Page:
Why air bubbles in water glow so easily

M. Brenner, Sascha Hilgenfeldt, Detlef Lohse

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Abstract

Sound driven gas bubbles in water can emit light pulses (sonoluminescence). Experiments show a strong dependence on the type of gas dissolved in water. Air is found to be one of the most friendly gases towards this phenomenon. Recently, \cite{loh96} have suggested a chemical mechanism to account for the strong dependence on the gas mixture: the dissociation of nitrogen at high temperatures and its subsequent chemical reactions to highly water soluble gases such as NO, NO$_2$, and/or NH$_3$. Here, we analyze the consequences of the theory and offer detailed comparison with the experimental data of Putterman's UCLA group. We can quantitatively account for heretofore unexplained results. In particular, we understand why the argon percentage in air is so essential for the observation of stable SL.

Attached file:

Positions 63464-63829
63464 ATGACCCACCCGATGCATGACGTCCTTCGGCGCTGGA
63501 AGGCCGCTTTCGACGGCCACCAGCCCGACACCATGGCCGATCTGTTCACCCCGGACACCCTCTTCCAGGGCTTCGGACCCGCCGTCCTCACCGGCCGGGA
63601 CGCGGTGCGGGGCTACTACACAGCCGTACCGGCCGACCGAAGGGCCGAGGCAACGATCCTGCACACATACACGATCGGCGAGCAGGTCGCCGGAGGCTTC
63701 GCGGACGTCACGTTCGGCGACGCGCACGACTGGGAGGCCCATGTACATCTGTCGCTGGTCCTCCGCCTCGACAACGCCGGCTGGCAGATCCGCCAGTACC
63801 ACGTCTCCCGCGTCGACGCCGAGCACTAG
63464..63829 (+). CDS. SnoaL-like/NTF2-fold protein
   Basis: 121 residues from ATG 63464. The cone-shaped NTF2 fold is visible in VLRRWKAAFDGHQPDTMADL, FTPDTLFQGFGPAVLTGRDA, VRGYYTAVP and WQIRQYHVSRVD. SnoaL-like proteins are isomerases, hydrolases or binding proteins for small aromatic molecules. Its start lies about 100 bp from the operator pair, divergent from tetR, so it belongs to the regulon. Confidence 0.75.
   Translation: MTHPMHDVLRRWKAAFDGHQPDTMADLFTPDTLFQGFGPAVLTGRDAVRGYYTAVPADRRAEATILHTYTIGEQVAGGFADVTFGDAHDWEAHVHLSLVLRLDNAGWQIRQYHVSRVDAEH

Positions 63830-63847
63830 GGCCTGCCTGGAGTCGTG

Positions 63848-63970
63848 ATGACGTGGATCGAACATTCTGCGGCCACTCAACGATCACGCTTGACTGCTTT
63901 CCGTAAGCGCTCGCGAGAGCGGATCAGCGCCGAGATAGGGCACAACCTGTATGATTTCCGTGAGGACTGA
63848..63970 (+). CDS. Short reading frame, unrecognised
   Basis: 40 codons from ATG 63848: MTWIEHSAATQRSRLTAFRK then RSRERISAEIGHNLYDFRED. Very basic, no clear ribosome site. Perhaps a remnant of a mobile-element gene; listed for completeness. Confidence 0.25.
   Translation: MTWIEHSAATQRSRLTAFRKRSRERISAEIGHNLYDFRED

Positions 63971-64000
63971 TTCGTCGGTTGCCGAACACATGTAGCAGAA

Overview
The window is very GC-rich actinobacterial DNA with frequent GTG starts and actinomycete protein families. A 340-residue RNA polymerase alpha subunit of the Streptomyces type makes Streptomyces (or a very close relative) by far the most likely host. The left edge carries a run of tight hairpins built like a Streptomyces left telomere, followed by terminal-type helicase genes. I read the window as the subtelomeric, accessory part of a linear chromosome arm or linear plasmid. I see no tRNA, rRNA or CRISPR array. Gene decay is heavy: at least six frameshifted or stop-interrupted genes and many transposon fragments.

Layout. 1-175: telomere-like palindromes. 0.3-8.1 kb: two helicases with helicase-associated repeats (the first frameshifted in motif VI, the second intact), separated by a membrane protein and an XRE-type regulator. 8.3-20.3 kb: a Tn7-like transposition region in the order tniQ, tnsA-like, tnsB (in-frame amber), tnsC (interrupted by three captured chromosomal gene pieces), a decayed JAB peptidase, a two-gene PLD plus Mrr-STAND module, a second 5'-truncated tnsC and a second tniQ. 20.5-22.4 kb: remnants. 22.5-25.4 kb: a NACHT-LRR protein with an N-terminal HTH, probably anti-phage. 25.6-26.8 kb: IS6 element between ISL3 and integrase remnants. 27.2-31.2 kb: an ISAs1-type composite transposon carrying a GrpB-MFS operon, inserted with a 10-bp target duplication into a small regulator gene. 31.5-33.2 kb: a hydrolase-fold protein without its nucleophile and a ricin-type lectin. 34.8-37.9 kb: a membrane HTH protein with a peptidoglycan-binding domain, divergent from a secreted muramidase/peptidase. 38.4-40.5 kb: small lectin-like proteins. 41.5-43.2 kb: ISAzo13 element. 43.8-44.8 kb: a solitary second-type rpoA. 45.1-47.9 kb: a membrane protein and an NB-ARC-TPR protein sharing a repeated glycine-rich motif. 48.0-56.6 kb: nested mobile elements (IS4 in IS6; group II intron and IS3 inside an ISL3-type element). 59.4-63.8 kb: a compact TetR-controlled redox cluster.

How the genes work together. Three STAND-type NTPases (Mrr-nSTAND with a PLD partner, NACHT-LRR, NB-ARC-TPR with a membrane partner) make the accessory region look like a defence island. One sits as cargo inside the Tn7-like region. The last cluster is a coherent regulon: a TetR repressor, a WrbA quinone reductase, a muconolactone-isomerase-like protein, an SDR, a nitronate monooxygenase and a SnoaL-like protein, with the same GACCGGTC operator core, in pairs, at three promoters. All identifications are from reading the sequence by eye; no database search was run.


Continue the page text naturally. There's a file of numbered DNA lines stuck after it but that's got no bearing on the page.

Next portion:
Original languageUndefined
Title of host publicationNonlinear physics of complex systems : current status and future trends
Place of PublicationBerlin
PublisherSpringer
Pages79-97
ISBN (Print)9783540617341
Publication statusPublished - 1996

Publication series

Name
PublisherSpringer

Keywords

  • IR-50309

Cite this

Brenner, M., Hilgenfeldt, S., & Lohse, D. (1996). Why air bubbles in water glow so easily. In Nonlinear physics of complex systems : current status and future trends (pp. 79-97). Berlin: Springer.